Pairing shelter dogs leads to less stress, faster adoption: study

Shelter dogs waiting for forever homes have a better chance of getting adopted faster, if they have a roommate in the shelter, according to new research by Virginia Tech.

Dogs housed alone in shelters “get more stressed while they’re there — they’re exposed to a lot of stressors,” said Erica Feuerbacher, associate professor in the College of Agriculture and Life Sciences’ School of Animal Sciences. This includes noise, confined kennel spaces and limited access to social interactions.

According to her research, dogs housed together not only showed fewer stress behaviors, they also were adopted, on average, four days sooner than single-housed dogs.

Feuerbacher hopes the study will help encourage shelters to match dogs with suitable “roommates” as a way to reduce the dog’s stress and show them at their best to potential adopters.

“Folks have been a little hesitant to co-house dogs because there’s a risk of injury, if they do get into a fight,” she said. Another fear is the spread of disease.

“So we made sure they were good friends before, and we monitored them for the first few days,” said Feuerbacher.

In determining which dogs might be suitable to house together, researchers looked out for subtle signs of tension, which would typically occur before growling.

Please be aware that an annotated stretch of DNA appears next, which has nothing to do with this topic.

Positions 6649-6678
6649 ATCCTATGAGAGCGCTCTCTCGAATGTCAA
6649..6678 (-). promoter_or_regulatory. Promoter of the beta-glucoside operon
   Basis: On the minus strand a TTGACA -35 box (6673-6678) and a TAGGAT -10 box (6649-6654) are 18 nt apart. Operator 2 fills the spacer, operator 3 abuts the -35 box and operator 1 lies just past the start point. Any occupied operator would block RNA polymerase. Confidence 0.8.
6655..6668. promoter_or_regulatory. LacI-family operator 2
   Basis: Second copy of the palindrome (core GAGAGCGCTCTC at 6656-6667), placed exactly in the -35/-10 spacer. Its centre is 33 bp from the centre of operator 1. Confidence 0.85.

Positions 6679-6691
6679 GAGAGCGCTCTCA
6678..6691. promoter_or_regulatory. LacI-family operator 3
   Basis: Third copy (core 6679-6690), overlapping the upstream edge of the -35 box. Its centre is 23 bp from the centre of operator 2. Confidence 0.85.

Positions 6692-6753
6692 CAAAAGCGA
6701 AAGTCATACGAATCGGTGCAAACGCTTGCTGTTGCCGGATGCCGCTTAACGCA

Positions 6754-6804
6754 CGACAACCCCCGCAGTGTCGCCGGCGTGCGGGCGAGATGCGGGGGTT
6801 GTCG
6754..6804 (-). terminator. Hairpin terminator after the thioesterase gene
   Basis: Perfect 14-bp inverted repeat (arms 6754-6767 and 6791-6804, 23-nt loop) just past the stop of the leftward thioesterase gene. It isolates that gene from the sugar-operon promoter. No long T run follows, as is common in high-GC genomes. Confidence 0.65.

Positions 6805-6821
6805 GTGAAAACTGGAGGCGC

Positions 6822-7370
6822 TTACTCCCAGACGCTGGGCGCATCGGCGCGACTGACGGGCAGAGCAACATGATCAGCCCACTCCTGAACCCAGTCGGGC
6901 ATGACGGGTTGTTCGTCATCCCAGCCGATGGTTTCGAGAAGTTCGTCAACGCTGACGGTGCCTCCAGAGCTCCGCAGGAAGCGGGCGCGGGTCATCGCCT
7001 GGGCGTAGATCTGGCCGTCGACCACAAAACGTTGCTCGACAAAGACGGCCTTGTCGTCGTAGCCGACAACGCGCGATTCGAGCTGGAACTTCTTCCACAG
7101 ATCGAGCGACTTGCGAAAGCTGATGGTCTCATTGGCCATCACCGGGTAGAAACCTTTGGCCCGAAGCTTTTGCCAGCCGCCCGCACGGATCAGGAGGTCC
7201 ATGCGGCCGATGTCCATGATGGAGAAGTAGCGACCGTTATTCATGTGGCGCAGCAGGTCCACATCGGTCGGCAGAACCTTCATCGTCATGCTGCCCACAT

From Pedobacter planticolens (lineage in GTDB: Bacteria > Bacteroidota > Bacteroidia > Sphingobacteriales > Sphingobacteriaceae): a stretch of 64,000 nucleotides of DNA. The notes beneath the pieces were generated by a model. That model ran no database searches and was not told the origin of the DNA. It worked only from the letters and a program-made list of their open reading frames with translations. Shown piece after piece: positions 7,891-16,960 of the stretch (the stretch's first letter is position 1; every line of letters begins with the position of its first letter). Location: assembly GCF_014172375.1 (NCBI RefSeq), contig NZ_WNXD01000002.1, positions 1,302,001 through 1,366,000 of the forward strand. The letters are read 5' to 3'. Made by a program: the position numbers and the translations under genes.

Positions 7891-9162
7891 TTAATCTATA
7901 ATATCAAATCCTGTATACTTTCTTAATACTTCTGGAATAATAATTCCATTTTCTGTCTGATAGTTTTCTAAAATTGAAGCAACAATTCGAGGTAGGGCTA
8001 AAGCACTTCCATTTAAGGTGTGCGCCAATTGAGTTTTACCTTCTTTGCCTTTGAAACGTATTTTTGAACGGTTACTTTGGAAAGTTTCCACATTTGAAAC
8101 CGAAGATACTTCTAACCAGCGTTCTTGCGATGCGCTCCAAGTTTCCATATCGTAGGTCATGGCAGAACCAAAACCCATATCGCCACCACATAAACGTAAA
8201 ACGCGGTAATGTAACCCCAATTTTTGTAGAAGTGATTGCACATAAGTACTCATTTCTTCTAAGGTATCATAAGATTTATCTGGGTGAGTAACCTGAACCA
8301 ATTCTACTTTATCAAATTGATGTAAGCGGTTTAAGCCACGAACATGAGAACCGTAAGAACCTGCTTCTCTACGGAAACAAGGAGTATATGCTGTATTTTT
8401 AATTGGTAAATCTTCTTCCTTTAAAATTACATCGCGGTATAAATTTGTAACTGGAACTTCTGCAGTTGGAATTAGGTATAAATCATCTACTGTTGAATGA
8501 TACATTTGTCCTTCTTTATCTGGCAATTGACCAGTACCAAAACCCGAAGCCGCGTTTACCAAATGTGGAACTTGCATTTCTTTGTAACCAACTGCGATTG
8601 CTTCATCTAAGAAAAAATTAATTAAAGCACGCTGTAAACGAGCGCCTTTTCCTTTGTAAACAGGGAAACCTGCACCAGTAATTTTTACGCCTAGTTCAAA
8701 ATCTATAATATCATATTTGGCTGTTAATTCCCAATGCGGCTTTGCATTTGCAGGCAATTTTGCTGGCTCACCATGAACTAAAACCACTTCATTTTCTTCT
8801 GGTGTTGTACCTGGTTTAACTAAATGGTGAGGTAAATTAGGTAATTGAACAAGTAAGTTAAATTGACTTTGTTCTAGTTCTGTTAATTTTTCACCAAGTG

“We often see one dog shift to the other side of the yard to avoid the other dogs. Other signs of discomfort include stiffening, lip licking, yawning or ears back,” she said.

Feuerbacher said she believes this study used real-world situations in its determination that paired dogs in shelter fare better.

“I think before this, a lot of the research in this field had been done in laboratory dogs,” Feurbacher said. “While they’re similarly kenneled, they don’t have the same sort of rearing background — they haven’t come from a home, recently.”

Since potential adopters often want to make sure a dog would get along with people and other pets, “pair-housing dogs could really be useful,” Feuerbcher said, in promoting adoptions.

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Neal Augenstein

Neal Augenstein has been a general assignment reporter with WTOP since 1997. He says he looks forward to coming to work every day, even though that means waking up at 3:30 a.m.

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